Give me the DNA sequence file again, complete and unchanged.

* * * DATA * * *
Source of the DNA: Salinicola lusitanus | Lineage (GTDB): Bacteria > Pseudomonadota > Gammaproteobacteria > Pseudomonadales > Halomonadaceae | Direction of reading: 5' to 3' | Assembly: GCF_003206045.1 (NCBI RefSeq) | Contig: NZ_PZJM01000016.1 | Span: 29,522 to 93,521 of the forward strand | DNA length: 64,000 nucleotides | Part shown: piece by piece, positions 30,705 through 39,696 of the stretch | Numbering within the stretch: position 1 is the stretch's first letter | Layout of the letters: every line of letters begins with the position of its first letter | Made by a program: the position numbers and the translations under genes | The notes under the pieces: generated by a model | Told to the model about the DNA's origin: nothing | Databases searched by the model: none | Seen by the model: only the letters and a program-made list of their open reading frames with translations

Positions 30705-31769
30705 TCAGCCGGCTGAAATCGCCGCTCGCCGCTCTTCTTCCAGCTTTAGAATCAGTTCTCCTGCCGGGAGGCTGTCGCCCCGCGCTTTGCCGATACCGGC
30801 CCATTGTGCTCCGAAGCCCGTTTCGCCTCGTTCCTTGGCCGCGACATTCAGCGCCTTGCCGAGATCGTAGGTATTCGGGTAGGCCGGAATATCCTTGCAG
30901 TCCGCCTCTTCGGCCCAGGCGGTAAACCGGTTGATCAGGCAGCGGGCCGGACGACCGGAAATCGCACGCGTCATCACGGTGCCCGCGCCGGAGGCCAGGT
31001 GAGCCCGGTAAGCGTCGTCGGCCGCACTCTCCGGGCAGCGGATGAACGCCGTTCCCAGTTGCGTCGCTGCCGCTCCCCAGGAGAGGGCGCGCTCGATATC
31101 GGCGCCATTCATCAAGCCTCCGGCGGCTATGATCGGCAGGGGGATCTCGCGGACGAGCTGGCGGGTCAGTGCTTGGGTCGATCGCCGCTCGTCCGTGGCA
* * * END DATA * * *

Source of the DNA: Salinicola lusitanus | Lineage (GTDB): Bacteria > Pseudomonadota > Gammaproteobacteria > Pseudomonadales > Halomonadaceae | Direction of reading: 5' to 3' | Assembly: GCF_003206045.1 (NCBI RefSeq) | Contig: NZ_PZJM01000016.1 | Span: 29,522 to 93,521 of the forward strand | DNA length: 64,000 nucleotides | Part shown: piece by piece, positions 30,705 through 39,696 of the stretch | Numbering within the stretch: position 1 is the stretch's first letter | Layout of the letters: every line of letters begins with the position of its first letter | Made by a program: the position numbers and the translations under genes | The notes under the pieces: generated by a model | Told to the model about the DNA's origin: nothing | Databases searched by the model: none | Seen by the model: only the letters and a program-made list of their open reading frames with translations

Positions 30705-31769
30705 TCAGCCGGCTGAAATCGCCGCTCGCCGCTCTTCTTCCAGCTTTAGAATCAGTTCTCCTGCCGGGAGGCTGTCGCCCCGCGCTTTGCCGATACCGGC
30801 CCATTGTGCTCCGAAGCCCGTTTCGCCTCGTTCCTTGGCCGCGACATTCAGCGCCTTGCCGAGATCGTAGGTATTCGGGTAGGCCGGAATATCCTTGCAG
30901 TCCGCCTCTTCGGCCCAGGCGGTAAACCGGTTGATCAGGCAGCGGGCCGGACGACCGGAAATCGCACGCGTCATCACGGTGCCCGCGCCGGAGGCCAGGT
31001 GAGCCCGGTAAGCGTCGTCGGCCGCACTCTCCGGGCAGCGGATGAACGCCGTTCCCAGTTGCGTCGCTGCCGCTCCCCAGGAGAGGGCGCGCTCGATATC
31101 GGCGCCATTCATCAAGCCTCCGGCGGCTATGATCGGCAGGGGGATCTCGCGGACGAGCTGGCGGGTCAGTGCTTGGGTCGATCGCCGCTCGTCCGTGGCA